Each time I revisit the Ascension stories in the Gospels, I find numerous points that relate to mission and service. Throughout my own time on mission in Jamaica, I see similarities between these verses and my challenges and blessings in a daily life of service. I hope to offer encouragement to you, future volunteer, as you research and discern the many opportunities for service available to you.
“He rebuked them for their unbelief and hardness of heart…” (Mark 16:14)
My strongest prompt to mission came as I reflected on a painting of St. Francis gazing at the cross and being told to rebuild the church. The question written with the painting asked, “Am I willing to do God’s will?” For many years, I have read, heard, and tried to practice in small ways, the example of Jesus doing the “will of my Father,” and loving others as God loves me. Now I felt that God had put the nudge toward mission into my heart. Two years of overseas mission service seemed like a very big step into the unknown but I had the stories of Francis and many others as examples, and I felt that if I said “Yes,” God would enable me to shed my worries and, thus, soften my heart and make more room for his Grace! Future volunteer, God will do the same for you.
Mission has taught me to expect the unexpected and to trust in God’s plan. Though I was open to other ministries, there was a pretty high expectation at my future mission site that I would be helping in schools, and that is exactly where I found myself. My first classroom was noisy, chaotic, cramped, and undersupplied, but I found that I had the most difficulty countering the common teaching approaches, which I perceived as overly physical and sometimes belligerent. During the first days and weeks, it was very easy for me to get caught up in the prevalent practice of shouting, derision, and physically putting someone into their chair or the corner. I didn’t like myself doing that. Continually, readings in the Franciscan prayer book kept telling me that Peace IS the path. One time, a student told me that he didn’t like me putting him into his seat. The next day, I got down to his eye level and apologized to him. He listened, we hugged, and I felt that I was on my way toward a better practice. Future volunteer, are you ready to be stretched and molded according to God’s will?
“The eleven disciples went to Galilee, to the mountain to which Jesus had ordered them.” (Matthew 28:16)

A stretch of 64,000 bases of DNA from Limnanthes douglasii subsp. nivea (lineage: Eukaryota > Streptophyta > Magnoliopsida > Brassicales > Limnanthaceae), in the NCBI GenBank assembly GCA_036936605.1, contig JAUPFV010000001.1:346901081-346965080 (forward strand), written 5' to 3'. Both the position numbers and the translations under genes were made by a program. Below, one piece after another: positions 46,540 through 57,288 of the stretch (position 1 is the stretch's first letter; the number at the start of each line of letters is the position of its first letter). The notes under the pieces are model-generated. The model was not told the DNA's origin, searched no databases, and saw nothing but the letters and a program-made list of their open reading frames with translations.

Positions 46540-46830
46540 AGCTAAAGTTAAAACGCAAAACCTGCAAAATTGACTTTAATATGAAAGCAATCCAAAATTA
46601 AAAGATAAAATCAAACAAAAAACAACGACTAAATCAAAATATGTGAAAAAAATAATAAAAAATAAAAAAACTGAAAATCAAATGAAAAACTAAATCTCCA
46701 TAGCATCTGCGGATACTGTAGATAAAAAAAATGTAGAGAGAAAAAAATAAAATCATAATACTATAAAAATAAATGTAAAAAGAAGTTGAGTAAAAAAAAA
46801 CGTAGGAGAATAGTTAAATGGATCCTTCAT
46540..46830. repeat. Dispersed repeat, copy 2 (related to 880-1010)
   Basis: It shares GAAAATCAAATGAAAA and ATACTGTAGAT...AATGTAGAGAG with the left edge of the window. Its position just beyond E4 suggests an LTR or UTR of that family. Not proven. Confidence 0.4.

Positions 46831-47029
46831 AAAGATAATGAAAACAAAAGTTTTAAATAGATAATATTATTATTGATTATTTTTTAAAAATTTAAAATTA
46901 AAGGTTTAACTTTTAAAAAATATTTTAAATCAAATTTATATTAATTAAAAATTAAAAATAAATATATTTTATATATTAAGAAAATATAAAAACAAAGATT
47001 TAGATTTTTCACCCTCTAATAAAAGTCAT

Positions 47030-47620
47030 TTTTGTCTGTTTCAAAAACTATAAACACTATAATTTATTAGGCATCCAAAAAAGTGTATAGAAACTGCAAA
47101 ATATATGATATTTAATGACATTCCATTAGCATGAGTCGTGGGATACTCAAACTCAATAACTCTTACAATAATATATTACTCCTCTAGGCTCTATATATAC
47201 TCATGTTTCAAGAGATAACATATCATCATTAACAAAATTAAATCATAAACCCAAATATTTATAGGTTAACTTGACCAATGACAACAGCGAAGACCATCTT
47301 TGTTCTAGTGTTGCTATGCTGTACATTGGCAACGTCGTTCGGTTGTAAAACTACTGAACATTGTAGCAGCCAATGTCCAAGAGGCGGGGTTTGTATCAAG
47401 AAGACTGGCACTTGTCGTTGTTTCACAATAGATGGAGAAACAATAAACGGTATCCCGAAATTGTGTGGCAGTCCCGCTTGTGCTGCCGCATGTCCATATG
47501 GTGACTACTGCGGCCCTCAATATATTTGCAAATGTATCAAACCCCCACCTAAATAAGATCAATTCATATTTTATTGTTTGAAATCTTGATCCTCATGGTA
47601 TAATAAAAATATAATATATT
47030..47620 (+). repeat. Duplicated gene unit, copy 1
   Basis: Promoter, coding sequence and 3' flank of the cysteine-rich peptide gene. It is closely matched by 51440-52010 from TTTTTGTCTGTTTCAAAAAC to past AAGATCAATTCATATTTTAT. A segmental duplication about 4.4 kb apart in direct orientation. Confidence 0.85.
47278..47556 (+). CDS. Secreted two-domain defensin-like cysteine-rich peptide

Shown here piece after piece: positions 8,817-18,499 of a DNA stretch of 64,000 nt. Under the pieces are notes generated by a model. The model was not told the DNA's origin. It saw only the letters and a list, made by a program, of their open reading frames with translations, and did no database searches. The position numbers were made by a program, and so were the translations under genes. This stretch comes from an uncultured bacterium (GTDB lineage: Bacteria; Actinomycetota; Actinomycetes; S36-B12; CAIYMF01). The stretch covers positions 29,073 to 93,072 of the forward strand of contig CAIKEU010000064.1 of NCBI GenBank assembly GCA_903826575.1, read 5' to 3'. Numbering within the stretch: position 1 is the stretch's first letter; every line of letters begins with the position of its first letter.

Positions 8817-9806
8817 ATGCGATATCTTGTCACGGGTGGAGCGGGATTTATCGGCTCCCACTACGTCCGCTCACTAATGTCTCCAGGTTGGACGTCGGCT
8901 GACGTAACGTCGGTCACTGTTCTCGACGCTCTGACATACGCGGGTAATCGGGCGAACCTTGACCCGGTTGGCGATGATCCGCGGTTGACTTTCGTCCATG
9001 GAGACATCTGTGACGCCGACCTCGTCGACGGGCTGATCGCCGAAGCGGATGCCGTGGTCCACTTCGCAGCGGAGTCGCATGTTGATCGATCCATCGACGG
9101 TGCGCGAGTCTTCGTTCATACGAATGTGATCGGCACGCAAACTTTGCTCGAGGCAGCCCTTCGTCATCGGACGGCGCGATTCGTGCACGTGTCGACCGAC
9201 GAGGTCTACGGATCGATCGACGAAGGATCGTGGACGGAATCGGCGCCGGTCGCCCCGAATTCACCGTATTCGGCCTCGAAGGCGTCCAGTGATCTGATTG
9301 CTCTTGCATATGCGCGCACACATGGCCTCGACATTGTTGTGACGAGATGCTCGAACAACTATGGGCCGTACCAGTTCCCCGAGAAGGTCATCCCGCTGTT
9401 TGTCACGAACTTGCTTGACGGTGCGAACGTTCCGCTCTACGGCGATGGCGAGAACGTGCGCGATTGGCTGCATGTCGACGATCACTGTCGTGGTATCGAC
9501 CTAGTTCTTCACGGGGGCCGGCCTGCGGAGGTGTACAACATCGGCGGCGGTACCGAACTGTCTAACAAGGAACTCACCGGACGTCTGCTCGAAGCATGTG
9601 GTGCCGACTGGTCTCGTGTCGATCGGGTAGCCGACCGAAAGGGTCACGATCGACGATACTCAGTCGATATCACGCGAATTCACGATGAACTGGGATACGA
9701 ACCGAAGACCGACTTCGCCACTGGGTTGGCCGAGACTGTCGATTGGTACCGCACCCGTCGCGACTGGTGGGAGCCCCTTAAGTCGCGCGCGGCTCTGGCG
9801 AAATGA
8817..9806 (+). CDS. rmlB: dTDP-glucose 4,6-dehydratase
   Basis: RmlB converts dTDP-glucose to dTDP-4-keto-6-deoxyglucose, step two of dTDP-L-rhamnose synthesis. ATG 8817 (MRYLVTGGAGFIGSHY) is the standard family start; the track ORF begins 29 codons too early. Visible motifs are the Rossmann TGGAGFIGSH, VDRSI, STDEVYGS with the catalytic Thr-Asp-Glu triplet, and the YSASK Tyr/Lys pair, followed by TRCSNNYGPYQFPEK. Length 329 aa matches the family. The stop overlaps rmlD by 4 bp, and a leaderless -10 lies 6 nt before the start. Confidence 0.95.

I always notice the number eleven here; it is a particular mention to the fact that someone is missing. Dear future volunteer, are you worried about leaving your loved ones to do service? There are times when I am missing someone familiar from my table. It is different people at different times and my heart misses them. The last phrase—”to which Jesus had ordered them”—strikes me as being particularly relevant to mission and service. What are Jesus’ orders? Feed the hungry, clothe the naked, go and make disciples of all nations. Mission is an opportunity to do just that. My heart believes that God does and will take care of me while on mission, and the Almighty and Universal God is also able to care for my loved ones even when they are on a different continent!
“He led them out to Bethany...They did him homage and then returned to Jerusalem with great joy and they were continually in the temple praising God.” (Luke 24:50-53)
Dear future volunteer, as you discern your service, there is great help to be found in being “continually in the temple praising God.” I couldn’t have made my decision for mission without some serious prayer and reflection. The question of “Is this really God’s will?” was a focus for my Lenten prayer before I began my time of service. Contemplative silence and guidance from trusted friends helped me to find peace in the answer to that prayer. This ending of Luke’s Gospel account shows the disciples returning to the Temple, and I have reflected on how this seems to be the strength they needed before departing to their ministries that are recounted in Acts.
“Jesus came and stood in their midst and said, ‘Peace be with you.’” (John 20:19; 21:22)
Ahhh, my prayers were voiced and answered; my heart found peace, and my decision for mission was made. In John’s Gospel, Jesus breathes the Holy Spirit upon the disciples. In the next chapter, I see another of my tendencies: my desire to get a quick summation of God’s plan. Peter wants to know about the future for the Beloved disciple…(nudge, nudge, wink, wink) and he is gently reminded by Jesus, “What concern is it of yours? You follow me.”
The disciples encounter the resurrected Jesus in their everyday lives while fishing, walking, eating, and interacting with others. As my mission time unfolds, I also see Jesus in everyday life.
I see him in the faith voiced in the locals that I meet and in new forms of singing and praise. I feel discouragement at the discrepancy of incomes and lack of faith just as Jesus felt while gazing at Jerusalem. I marvel to see God’s hand in creation as I walk by household gardens or explore the hills. And, like the disciples, I see Jesus working through me, giving me a stronger dependence on prayer as I realize that I will not be able to fix systemic problems, and a stronger sense of humility as I realize that I am an outsider here, but I truly have been sent by God.
Jesus ascended and asked his disciples to go and teach all nations. Mission service makes us a viable part of that eternal and mystical plan. Jesus may have disappeared into the clouds, but we are able to make his presence real today.
I really think that He was having a good chuckle as He ascended. He knew how much mission would change us!
Dear future volunteer, are you ready to be changed?
To learn more about service opportunities through Franciscan Mission Service, please click here.
This reflection was originally published on the Catholic Volunteer Network Blog and was posted with permission.